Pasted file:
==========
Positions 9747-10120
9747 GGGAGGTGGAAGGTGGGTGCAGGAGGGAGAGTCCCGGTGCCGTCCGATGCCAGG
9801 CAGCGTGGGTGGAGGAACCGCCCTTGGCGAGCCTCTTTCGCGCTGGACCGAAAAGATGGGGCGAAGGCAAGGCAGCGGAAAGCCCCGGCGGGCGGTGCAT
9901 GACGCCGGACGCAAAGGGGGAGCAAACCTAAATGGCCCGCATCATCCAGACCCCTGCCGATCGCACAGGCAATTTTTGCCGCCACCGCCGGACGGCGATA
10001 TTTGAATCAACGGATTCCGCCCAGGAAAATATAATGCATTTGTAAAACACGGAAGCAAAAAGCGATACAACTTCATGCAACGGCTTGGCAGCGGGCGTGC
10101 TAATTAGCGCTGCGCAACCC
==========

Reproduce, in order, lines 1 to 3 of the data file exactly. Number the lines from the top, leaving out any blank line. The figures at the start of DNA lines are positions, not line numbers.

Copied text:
Positions 9747-10120
9747 GGGAGGTGGAAGGTGGGTGCAGGAGGGAGAGTCCCGGTGCCGTCCGATGCCAGG
9801 CAGCGTGGGTGGAGGAACCGCCCTTGGCGAGCCTCTTTCGCGCTGGACCGAAAAGATGGGGCGAAGGCAAGGCAGCGGAAAGCCCCGGCGGGCGGTGCAT